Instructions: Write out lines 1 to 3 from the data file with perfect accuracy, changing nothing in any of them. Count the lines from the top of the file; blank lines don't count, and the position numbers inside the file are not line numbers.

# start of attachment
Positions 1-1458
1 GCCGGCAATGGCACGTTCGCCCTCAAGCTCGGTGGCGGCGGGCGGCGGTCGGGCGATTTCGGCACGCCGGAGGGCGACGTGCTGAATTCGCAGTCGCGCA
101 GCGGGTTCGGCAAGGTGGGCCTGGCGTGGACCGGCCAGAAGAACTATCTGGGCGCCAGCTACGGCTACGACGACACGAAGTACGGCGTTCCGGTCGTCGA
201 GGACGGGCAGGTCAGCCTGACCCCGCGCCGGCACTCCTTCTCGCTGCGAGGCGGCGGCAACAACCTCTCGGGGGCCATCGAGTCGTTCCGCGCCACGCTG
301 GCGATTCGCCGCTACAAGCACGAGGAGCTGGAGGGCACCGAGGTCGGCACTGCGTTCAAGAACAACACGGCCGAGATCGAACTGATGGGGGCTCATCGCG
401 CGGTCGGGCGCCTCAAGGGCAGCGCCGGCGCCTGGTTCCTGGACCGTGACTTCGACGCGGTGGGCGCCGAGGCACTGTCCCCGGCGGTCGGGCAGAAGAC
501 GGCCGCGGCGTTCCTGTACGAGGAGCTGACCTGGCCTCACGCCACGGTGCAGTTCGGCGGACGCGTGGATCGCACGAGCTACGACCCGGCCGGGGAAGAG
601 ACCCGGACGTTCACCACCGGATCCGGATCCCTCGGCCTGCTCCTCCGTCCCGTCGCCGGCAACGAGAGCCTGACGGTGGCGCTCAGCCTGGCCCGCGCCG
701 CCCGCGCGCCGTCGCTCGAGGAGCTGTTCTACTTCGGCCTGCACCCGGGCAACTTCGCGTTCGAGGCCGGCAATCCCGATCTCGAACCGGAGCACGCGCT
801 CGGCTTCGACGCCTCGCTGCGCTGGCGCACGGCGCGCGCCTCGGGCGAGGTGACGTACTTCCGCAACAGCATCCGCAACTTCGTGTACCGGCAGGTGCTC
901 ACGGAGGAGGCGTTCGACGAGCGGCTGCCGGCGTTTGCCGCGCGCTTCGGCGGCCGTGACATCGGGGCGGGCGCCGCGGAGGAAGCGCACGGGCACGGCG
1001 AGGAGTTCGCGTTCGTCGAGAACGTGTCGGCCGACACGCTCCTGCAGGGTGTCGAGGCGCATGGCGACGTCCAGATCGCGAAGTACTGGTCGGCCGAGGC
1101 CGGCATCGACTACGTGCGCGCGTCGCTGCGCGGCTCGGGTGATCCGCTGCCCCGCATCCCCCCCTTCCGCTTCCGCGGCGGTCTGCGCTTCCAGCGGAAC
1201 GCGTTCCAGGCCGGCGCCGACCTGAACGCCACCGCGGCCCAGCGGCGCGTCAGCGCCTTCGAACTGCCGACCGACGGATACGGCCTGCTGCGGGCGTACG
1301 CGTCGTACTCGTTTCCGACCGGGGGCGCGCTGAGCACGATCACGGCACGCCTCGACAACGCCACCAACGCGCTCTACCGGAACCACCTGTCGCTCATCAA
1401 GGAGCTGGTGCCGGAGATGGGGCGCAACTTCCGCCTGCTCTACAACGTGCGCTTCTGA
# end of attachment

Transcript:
Positions 1-1458
1 GCCGGCAATGGCACGTTCGCCCTCAAGCTCGGTGGCGGCGGGCGGCGGTCGGGCGATTTCGGCACGCCGGAGGGCGACGTGCTGAATTCGCAGTCGCGCA
101 GCGGGTTCGGCAAGGTGGGCCTGGCGTGGACCGGCCAGAAGAACTATCTGGGCGCCAGCTACGGCTACGACGACACGAAGTACGGCGTTCCGGTCGTCGA